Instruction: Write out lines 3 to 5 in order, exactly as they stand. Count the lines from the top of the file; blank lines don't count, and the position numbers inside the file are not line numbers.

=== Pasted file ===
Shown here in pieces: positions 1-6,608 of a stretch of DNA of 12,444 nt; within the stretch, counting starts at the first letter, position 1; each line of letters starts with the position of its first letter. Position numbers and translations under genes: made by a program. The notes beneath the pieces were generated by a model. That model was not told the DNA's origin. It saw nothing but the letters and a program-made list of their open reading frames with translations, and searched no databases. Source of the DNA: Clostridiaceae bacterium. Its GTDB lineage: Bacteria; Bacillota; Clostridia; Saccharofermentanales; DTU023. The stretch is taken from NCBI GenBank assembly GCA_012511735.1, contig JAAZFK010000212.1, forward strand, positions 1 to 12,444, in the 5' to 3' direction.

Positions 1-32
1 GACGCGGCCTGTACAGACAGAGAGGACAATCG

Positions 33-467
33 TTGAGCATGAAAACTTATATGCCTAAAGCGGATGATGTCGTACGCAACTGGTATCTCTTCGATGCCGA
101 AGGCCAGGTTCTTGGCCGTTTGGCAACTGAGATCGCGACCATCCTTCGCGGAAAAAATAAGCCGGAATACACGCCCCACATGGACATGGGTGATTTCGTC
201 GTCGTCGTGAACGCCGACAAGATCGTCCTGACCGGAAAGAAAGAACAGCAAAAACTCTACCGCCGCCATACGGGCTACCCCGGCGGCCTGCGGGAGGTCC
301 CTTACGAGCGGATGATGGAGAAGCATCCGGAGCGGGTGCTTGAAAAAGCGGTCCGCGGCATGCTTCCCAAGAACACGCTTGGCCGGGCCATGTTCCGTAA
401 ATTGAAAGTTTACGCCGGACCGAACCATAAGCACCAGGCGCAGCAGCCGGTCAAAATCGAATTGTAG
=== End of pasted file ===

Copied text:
1 GACGCGGCCTGTACAGACAGAGAGGACAATCG

Positions 33-467
33 TTGAGCATGAAAACTTATATGCCTAAAGCGGATGATGTCGTACGCAACTGGTATCTCTTCGATGCCGA